12. 1616 6.7.5.3 Function declarators (including prototypes) file_2.c 1 int f(signed char p_1); 2 3 int g(void) 4 { 5 return f(’0’); /* Argument converted to type signed char. */ 6 } parameter (In the determination of type compatibility and of a composite type, each parameter declared with function or 1616 qualifier in com- array type is taken as having the adjusted type and each parameter declared with qualified type is taken as posite type having the unqualified version of its declared type.) Commentary parame- 1835 ter type This specifies the relative ordering of requirements on adjusting types, creating composite types and de- adjusted function 646 composite type termining type compatibility. While the composite type of a parameter is always its unqualified type, the compati- 631 wording of the response to DR #040 question 1 explains how composite types are to be treated. ble type if compos- 642 The type of a parameter is independent of the composite type of the function, . . . ite type In the body of a function the type of a parameter is the type that appears in the function definition, not any DR #040 question 1 composite type. In the following example DR_040_a and DR_040_b have the same composite types, but the parameter types are not the same in the bodies of their respective function definitions. 1 void DR_040_a(const int c_p); 2 void DR_040_a( int p) 3 { 4 p=1; /* Not a constraint violation. */ 5 } 6 7 void DR_040_b( int p); 8 void DR_040_b(const int c_p) 9 { 10 c_p=1; /* A constraint violation. */ 11 } prior decla- 649 ration visible Calls to functions will make use of information contained in the composite type. The fact that any parameter types, in the composite type, will be unqualified is not significant because it is the unqualified parameter type argument 999 type may be that is used when processing the corresponding arguments. assigned C90 The C90 wording: (For each parameter declared with function or array type, its type for these comparisons is the one that results from conversion to a pointer type, as in 6.7.1. For each parameter declared with qualified type, its type for these comparisons is the unqualified version of its declared type.) was changed by the response to DR #013 question 1 (also see DR #017q15 and DR #040q1). C++ compos- 642 ite type The C++ Standard does not define the term composite type. Neither does it define the concept of compatible compati- 631 type, it requires types to be the same. ble type if The C++ Standard transforms the parameters’ types and then: If a storage-class-specifier modifies a parameter type, the specifier is deleted. [Example: register 8.3.5p3 char* becomes char* —end example] Such storage-class-specifiers affect only the definition of the parameter within the body of the function; they do not affect the function type. The resulting list of transformed parameter types is the function’s parameter type list. v 1.2 June 24, 2009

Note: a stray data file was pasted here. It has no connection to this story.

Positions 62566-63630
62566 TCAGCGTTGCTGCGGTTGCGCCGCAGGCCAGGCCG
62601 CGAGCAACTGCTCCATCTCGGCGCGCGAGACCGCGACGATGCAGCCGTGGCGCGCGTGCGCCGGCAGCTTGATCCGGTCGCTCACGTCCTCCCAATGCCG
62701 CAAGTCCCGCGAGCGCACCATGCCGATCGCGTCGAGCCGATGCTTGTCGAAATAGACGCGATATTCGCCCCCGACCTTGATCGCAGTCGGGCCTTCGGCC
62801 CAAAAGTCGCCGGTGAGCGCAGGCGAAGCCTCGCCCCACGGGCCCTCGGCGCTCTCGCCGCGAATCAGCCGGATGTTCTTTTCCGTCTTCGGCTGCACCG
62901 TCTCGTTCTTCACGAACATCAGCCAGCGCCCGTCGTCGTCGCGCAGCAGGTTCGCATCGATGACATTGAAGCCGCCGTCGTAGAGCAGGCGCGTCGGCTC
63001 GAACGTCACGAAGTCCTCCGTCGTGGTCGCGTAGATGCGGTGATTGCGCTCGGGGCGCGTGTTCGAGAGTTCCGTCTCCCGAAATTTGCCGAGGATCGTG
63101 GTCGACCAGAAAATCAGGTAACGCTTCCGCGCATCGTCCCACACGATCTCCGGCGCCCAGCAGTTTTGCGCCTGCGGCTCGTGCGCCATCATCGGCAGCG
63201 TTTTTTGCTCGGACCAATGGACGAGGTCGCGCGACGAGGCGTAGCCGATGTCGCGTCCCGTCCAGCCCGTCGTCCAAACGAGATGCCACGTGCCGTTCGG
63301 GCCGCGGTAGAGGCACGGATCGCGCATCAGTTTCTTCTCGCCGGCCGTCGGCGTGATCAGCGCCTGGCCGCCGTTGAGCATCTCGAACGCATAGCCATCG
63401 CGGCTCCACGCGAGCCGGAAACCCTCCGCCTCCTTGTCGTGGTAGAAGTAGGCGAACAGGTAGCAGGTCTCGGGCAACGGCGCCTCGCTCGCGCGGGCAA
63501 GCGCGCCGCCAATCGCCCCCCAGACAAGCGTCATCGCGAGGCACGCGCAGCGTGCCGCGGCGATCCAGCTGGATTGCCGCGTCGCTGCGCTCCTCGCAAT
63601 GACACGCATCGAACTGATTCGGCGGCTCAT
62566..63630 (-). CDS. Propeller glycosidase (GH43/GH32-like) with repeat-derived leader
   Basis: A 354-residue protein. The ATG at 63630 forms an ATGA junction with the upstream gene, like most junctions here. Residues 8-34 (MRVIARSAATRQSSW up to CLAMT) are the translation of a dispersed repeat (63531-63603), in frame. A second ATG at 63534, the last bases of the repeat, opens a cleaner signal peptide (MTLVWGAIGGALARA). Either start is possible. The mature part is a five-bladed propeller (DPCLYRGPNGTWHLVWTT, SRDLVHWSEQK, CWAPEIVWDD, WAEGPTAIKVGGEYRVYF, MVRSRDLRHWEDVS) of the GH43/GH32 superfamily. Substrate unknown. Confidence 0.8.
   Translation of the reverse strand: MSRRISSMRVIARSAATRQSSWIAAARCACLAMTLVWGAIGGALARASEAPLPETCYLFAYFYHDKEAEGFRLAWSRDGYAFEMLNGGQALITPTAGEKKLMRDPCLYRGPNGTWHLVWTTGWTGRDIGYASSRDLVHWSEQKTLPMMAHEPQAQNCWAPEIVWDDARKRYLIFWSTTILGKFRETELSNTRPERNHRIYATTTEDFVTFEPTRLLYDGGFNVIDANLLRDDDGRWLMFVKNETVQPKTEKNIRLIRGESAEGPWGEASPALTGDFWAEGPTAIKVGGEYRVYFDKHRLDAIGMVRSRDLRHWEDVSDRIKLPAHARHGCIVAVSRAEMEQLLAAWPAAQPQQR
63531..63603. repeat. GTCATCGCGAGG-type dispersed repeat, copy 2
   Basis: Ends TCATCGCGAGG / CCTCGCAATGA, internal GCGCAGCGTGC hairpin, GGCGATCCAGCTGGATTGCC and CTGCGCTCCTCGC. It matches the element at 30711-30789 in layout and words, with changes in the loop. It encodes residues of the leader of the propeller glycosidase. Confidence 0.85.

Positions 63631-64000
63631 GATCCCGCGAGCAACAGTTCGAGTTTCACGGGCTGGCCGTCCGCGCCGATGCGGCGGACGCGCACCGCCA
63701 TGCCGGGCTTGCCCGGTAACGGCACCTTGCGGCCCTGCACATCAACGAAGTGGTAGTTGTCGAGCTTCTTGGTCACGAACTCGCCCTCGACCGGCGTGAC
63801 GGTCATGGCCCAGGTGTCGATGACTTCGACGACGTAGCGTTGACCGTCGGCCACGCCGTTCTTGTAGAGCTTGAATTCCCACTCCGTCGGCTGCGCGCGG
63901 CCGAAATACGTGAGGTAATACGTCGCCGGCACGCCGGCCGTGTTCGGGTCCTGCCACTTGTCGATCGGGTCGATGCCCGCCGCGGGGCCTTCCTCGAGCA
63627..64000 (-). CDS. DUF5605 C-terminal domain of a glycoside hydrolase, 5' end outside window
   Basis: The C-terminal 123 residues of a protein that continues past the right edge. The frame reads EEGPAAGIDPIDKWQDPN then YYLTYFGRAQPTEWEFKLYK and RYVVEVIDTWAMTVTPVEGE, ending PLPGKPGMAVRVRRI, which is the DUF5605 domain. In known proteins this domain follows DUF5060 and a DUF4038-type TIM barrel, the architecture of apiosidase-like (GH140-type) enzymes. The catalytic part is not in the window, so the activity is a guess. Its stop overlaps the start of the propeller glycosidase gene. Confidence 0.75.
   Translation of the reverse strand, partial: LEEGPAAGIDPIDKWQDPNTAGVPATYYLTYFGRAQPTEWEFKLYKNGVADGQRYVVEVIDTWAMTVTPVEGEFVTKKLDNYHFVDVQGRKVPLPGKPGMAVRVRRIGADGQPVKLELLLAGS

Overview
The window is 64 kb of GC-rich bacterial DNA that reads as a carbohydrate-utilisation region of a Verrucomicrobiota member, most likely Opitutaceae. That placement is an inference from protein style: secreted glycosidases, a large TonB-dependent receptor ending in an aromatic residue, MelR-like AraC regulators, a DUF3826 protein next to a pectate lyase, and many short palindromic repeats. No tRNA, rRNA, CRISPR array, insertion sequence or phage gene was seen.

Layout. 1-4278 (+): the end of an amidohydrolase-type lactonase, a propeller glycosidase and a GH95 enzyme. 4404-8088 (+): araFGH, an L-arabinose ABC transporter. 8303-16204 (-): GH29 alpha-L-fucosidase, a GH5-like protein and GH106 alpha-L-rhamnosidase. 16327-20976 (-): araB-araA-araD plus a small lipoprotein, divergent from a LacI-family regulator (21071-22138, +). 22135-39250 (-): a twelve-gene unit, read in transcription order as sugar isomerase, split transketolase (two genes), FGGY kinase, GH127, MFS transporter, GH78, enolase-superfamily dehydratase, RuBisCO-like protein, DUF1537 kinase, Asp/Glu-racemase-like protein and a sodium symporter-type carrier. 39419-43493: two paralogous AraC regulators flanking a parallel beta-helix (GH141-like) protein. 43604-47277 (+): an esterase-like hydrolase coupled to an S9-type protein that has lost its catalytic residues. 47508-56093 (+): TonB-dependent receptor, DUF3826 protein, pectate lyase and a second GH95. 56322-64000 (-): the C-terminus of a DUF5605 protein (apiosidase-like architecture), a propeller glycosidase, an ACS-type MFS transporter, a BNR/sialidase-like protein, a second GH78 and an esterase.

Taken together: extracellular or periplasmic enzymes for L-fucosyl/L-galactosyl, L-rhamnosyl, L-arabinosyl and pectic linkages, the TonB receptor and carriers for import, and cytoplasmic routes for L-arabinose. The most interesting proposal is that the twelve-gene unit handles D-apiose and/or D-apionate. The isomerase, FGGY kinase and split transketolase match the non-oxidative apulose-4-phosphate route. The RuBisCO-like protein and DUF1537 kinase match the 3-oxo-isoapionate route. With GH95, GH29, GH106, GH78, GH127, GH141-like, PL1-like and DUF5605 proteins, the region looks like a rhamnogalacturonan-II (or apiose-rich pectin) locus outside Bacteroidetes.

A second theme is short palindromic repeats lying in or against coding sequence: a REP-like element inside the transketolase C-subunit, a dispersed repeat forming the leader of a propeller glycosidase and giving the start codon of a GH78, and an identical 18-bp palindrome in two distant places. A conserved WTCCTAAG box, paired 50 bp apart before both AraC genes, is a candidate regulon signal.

13. 6.7.5.3 Function declarators (including prototypes) 1619 It is this parameter type list that is used to check whether two declarations are the same. Coding Guidelines 1810.1 function Adhering to the guideline recommendation specifying the use of function prototypes does not guarantee that declaration use prototype the composite type will always contain the same parameter type information as in the original declarations. It is possible that while reading the source of a function definition a developer will make use of information, that exists in their memory, that is based on the functions declaration in a header, rather than the declaration at the start of the definition. The consequences of this usage, in those cases where the parameter types differ in qualification, do not appear to be sufficiently costly (in unintended behavior occurring) to warrant a guideline recommendation. Example 1 void f_1(int p_a[3]); 2 void f_1(int *p_a ); /* Compatible with previous f_1 */ 1617 EXAMPLE 1 The declaration EXAMPLE function return- ing pointer to int f(void), *fip(), (*pfi)(); declares a function f with no parameters returning an int, a function fip with no parameter specification returning a pointer to an int, and a pointer pfi to a function with no parameter specification returning an int. It is especially useful to compare the last two. The binding of *fip() is *(fip()), so that the declaration suggests, and the same construction in an expression requires, the calling of a function fip, and then using indirection through the pointer result to yield an int. In the declarator (*pfi)(), the extra parentheses are necessary to indicate that indirection through a pointer to a function yields a function designator, which is then used to call the function; it returns an int. If the declaration occurs outside of any function, the identifiers have file scope and external linkage. If the declaration occurs inside a function, the identifiers of the functions f and fip have block scope and either internal or external linkage (depending on what file scope declarations for these identifiers are visible), and the identifier of the pointer pfi has block scope and no linkage. Commentary The algorithm for reading declarations involving both function and pointer types follows a right then left rule similar to that used for reading declarations involving array and pointer types. However, it is not possible to 1587 EXAMPLE array of pointers declare a function of functions, so only one function type on the right is consumed. C++ Function declared with an empty parameter type list are considered to take no arguments in C++. 1618 EXAMPLE 2 The declaration int (*apfi[3])(int *x, int *y); declares an array apfi of three pointers to functions returning int. Each of these functions has two parameters that are pointers to int. The identifiers x and y are declared for descriptive purposes only and go out of scope at the end of the declaration of apfi. Commentary The parentheses are necessary because int *apfi[3](int *x, int *y); declares apfi to be an array of 1567 array element three functions returning pointer to int (which is a constraint violation). not function type June 24, 2009 v 1.2